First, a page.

Able to apply material at rates of up to 200 kg/ha on machines up to a 6m spreading width, alternatively, it can be used to spread material at more conventional application rates to distances up to 15 metres, making it the widest-spreading Stocks applicator to date.
A key feature is the use of external distribution heads located along the toolbar, meaning the length of small-bore pipework is kept to a minimum, with the result that air and material flows are restricted as little as possible.
Two or four-outlet metering units are available to supply the standard eight-outlet distribution heads, meaning it is possible to have up to 32 spreader plates across the working width of the machine to which the applicator is attached. If even wide set ups are required, there is the option for larger bespoke distribution heads, with up to 20 outlets each. Usually, the company recommends the two-outlet Maxi Jet 2 for working widths of up to 8m.
Twin high-capacity electric fans are standard, while there is an option of a hydraulically driven unit, fitted as standard on the four-outlet Maxi Jet 4, which is designed for machines up to 15m wide.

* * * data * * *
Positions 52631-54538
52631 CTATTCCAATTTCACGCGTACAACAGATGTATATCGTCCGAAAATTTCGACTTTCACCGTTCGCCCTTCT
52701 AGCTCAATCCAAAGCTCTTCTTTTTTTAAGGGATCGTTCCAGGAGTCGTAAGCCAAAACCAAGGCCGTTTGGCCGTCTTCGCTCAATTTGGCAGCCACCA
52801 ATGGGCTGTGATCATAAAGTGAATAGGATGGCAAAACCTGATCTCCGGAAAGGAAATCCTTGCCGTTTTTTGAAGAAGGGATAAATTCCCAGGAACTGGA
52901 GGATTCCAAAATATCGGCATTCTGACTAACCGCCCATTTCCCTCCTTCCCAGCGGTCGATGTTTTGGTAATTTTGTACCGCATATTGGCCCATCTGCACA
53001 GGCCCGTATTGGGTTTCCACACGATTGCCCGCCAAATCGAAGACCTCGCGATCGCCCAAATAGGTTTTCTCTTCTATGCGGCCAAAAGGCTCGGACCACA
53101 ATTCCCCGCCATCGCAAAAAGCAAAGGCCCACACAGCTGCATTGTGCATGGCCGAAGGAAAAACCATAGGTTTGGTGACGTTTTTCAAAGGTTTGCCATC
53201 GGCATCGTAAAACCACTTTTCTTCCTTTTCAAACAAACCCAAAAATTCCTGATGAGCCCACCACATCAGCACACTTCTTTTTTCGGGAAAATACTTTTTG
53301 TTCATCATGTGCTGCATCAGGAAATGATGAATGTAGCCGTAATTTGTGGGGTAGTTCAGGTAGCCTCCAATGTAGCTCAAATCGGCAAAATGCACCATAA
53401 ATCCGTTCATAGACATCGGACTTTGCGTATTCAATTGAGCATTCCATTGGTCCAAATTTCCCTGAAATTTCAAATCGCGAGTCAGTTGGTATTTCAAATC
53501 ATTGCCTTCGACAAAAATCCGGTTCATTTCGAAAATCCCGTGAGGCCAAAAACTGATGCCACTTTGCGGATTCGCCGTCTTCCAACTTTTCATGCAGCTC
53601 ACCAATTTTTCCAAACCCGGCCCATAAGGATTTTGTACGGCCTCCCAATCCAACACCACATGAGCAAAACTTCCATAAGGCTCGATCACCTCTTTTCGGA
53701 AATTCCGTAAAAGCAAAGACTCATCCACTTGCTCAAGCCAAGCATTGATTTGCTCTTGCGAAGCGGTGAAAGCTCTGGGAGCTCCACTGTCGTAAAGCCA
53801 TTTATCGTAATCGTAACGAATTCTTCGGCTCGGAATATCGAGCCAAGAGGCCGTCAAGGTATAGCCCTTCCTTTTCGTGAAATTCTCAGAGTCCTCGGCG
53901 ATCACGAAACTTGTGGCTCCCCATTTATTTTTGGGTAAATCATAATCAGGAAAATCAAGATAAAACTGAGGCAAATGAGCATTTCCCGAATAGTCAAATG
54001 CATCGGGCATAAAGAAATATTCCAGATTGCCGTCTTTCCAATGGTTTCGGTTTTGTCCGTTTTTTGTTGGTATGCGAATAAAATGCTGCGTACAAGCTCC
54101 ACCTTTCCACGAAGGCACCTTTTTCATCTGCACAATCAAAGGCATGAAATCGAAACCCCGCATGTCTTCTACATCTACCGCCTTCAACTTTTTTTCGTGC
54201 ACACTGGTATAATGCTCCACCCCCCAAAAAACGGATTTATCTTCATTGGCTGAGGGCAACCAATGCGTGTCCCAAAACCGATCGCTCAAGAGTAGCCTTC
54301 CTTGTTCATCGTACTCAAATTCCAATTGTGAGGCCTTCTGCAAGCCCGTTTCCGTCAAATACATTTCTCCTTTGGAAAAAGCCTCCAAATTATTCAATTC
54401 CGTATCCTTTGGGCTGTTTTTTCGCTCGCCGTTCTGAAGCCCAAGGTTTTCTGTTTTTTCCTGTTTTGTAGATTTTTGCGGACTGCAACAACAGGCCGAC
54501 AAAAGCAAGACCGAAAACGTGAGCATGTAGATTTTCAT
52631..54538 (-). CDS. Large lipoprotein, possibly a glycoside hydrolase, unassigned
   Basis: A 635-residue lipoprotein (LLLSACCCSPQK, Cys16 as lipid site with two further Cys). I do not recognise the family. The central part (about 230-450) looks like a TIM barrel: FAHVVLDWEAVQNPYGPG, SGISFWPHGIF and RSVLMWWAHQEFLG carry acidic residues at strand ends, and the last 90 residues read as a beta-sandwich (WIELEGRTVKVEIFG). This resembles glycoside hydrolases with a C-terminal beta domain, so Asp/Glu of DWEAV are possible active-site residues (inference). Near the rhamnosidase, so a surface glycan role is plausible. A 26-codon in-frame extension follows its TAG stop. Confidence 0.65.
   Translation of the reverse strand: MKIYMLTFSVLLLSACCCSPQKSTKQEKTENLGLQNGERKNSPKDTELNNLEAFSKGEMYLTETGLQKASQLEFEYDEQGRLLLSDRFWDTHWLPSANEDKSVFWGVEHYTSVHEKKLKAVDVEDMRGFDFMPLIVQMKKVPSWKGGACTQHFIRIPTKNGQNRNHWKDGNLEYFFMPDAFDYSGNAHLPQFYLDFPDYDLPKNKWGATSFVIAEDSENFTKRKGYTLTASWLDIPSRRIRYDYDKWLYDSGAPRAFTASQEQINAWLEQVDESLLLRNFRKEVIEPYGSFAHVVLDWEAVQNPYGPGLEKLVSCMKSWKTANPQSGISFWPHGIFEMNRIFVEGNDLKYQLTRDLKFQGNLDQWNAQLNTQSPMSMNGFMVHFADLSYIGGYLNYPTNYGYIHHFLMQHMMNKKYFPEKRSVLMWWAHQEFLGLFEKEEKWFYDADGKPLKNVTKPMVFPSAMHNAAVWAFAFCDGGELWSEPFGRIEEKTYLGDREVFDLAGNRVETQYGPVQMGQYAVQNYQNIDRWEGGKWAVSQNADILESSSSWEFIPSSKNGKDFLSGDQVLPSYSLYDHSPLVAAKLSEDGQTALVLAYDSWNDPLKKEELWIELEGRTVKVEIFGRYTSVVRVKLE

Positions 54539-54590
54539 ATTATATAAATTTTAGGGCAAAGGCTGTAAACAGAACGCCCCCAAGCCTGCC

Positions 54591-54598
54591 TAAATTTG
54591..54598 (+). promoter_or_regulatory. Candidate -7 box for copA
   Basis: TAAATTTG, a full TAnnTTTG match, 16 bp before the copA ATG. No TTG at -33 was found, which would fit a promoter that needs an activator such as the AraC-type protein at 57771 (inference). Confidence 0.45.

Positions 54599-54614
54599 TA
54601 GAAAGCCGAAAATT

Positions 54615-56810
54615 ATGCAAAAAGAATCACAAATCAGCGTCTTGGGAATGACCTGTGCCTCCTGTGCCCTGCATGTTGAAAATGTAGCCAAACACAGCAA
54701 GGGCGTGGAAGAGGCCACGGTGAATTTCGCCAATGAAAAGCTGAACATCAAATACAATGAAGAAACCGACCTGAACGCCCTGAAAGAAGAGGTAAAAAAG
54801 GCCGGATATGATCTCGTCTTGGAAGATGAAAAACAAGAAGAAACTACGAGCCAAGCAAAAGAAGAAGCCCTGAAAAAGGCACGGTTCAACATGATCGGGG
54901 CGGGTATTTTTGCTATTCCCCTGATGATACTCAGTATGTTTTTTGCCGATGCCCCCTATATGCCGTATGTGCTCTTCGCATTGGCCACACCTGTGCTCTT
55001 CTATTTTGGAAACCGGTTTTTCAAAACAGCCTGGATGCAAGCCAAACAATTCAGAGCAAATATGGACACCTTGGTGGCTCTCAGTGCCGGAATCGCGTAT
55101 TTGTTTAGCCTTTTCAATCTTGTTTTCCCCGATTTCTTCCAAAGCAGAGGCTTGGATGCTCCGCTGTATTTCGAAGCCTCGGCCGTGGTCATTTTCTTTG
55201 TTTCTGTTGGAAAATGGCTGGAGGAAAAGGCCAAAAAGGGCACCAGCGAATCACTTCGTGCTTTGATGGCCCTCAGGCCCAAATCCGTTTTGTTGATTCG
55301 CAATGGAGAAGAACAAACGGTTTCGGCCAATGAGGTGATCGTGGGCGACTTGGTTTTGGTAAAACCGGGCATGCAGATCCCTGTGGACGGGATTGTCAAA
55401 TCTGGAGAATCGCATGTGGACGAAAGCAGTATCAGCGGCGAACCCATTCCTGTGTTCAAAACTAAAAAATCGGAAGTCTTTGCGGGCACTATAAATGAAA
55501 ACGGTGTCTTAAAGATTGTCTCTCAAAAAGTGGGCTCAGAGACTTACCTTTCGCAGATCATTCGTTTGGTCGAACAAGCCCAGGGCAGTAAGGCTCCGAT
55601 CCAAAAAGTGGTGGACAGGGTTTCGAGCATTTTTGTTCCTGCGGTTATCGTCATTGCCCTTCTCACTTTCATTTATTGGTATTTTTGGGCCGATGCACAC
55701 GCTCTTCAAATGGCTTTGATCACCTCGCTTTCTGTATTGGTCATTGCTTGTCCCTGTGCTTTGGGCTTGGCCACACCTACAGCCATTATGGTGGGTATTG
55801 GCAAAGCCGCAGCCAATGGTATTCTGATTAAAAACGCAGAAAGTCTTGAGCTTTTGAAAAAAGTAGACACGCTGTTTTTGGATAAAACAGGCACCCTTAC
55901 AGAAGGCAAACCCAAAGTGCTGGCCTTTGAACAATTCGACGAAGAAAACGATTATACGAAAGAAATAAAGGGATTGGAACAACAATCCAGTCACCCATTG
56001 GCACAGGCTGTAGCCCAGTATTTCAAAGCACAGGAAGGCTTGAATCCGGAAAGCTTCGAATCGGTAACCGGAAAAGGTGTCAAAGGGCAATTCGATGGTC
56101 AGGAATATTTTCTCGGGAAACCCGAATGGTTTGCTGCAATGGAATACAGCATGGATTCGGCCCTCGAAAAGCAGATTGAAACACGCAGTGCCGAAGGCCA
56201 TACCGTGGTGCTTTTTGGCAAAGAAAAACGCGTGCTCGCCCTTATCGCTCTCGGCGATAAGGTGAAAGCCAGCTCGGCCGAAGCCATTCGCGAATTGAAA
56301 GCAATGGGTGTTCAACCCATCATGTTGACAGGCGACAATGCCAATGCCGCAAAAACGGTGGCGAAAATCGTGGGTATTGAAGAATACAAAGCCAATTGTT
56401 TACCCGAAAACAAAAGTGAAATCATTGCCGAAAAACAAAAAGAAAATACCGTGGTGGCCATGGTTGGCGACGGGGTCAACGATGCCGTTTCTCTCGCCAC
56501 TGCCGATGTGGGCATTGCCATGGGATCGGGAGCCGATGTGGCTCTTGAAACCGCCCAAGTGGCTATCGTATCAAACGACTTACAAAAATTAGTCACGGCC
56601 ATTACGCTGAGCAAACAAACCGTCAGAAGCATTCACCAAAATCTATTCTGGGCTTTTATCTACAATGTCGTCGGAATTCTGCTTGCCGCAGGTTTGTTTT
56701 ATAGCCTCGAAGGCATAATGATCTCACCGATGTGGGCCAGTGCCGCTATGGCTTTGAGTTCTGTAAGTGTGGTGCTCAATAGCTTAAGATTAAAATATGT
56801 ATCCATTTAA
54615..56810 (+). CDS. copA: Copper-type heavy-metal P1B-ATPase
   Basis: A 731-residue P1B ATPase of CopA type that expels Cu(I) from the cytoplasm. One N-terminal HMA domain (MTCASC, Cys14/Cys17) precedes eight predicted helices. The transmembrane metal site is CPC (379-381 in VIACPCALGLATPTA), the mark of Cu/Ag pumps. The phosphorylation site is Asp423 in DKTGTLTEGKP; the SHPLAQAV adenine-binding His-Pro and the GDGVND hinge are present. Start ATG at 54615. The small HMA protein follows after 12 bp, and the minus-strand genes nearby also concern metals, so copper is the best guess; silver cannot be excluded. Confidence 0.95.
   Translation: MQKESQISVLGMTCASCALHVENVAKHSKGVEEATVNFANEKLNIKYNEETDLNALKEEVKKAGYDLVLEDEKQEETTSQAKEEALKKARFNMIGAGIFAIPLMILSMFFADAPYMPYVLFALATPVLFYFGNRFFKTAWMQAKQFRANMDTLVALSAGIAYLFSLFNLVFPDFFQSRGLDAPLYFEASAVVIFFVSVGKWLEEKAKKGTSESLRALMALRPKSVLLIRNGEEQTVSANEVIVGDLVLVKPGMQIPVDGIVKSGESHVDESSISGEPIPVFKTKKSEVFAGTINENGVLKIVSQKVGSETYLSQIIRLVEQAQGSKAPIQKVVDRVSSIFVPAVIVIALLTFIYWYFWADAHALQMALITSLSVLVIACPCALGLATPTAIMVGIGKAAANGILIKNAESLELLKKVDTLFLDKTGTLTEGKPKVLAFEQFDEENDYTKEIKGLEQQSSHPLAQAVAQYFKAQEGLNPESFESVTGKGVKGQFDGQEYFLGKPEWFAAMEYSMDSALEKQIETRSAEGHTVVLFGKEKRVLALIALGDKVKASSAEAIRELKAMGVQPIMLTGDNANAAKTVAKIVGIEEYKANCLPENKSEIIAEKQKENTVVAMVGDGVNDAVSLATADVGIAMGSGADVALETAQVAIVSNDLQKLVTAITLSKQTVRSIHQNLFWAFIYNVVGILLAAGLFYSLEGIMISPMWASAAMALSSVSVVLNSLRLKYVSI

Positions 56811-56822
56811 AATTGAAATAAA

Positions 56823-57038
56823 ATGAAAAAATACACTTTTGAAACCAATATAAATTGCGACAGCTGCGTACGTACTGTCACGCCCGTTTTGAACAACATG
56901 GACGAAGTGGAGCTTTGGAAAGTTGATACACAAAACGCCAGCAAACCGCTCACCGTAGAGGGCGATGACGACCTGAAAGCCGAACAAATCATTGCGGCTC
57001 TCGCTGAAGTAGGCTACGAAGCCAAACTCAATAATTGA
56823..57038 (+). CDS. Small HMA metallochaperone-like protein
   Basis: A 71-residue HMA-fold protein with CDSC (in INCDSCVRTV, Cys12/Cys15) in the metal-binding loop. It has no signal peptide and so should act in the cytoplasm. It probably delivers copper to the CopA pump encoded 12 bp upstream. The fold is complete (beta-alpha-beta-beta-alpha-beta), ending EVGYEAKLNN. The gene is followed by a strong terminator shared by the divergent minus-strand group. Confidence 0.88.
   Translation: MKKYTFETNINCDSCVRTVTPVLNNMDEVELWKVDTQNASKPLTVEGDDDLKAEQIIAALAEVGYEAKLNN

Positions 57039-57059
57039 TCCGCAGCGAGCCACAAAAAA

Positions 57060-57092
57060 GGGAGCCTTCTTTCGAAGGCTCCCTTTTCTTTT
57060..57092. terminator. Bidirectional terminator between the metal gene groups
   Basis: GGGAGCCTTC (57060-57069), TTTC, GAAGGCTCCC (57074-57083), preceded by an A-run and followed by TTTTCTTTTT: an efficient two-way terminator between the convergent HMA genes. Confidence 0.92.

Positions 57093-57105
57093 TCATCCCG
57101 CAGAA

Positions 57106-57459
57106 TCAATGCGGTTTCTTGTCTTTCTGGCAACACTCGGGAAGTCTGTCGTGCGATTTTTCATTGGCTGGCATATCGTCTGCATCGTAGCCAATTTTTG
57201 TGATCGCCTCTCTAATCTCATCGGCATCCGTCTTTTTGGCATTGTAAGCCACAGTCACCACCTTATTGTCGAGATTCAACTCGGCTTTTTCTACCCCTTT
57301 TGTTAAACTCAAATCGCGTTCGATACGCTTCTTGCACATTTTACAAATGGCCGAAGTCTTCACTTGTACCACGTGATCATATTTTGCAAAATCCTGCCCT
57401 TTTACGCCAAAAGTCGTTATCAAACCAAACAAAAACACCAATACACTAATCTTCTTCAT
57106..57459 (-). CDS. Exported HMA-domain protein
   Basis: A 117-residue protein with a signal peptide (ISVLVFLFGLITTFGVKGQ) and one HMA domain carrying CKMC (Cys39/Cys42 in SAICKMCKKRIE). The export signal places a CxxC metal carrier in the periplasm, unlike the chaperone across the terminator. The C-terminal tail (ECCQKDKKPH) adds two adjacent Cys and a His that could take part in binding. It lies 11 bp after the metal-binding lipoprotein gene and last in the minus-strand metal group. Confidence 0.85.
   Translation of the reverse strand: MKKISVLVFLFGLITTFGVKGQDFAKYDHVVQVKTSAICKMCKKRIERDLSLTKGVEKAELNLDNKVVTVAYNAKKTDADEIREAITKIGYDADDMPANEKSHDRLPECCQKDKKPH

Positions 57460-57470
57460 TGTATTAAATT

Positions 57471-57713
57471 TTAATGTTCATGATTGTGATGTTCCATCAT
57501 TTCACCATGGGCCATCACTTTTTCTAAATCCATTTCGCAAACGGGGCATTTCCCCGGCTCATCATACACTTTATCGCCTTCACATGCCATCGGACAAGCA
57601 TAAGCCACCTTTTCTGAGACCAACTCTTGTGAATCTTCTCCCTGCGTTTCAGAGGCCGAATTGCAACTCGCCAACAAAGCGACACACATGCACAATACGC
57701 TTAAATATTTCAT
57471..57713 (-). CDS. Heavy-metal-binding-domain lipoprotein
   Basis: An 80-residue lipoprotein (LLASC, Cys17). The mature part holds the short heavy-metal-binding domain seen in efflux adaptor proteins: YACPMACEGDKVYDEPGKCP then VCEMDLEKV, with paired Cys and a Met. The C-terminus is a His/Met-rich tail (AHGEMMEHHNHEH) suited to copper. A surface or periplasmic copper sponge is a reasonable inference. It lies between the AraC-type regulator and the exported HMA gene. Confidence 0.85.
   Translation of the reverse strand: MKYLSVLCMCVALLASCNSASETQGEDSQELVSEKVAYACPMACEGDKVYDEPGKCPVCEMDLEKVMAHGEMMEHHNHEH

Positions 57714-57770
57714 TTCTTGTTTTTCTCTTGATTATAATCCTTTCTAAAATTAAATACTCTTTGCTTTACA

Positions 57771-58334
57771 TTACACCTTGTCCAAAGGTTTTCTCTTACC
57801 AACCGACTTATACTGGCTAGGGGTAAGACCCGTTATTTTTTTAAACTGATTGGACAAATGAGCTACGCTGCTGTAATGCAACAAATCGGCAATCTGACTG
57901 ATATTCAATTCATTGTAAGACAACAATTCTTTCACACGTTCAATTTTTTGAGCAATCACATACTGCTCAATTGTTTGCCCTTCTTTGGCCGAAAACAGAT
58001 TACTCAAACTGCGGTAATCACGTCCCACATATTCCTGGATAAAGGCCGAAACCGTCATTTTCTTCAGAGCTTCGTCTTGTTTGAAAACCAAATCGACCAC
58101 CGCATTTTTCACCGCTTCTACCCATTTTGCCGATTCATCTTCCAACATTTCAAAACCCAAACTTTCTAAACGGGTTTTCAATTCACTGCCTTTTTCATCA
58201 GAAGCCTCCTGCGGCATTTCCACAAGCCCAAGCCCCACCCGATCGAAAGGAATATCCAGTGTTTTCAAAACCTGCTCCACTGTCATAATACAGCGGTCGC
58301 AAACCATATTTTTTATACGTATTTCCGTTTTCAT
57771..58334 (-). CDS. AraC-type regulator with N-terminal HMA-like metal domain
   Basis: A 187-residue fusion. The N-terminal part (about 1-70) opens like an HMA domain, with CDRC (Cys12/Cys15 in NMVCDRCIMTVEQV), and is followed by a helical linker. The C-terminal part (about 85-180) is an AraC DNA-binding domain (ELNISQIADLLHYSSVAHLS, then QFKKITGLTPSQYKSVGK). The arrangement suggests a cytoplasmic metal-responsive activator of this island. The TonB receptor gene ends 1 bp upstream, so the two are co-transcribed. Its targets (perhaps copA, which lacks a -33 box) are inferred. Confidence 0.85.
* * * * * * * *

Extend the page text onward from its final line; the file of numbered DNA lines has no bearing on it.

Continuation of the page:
During the design process, the Stocks engineering team developed a novel solution to ensure that any material being spread is distributed to the furthest reaches of a 15m toolbar, at the same rate as those in the centre of the machine.
Spiral risers fitted within the 63mm supply hoses to the distribution heads create a vortex effect in the airstream to ensure material is evenly dispersed before it reaches the head, with the result that there is a uniform supply to each of the eight outlets.
As with all Stocks applicators, material is metered out of the hopper by fluted feed rollers, and the new highcapacity versions make it possible to handle large and small seeds at high rates and high application speeds.
The Maxi Jet is also said to be able to meter difficult flowing seeds at much lower rates.
The feed roller can be configured to use just one segment to meter product to each secondary distribution head, then dividing the flow to the delivery hoses and out to each of the spreader outlets.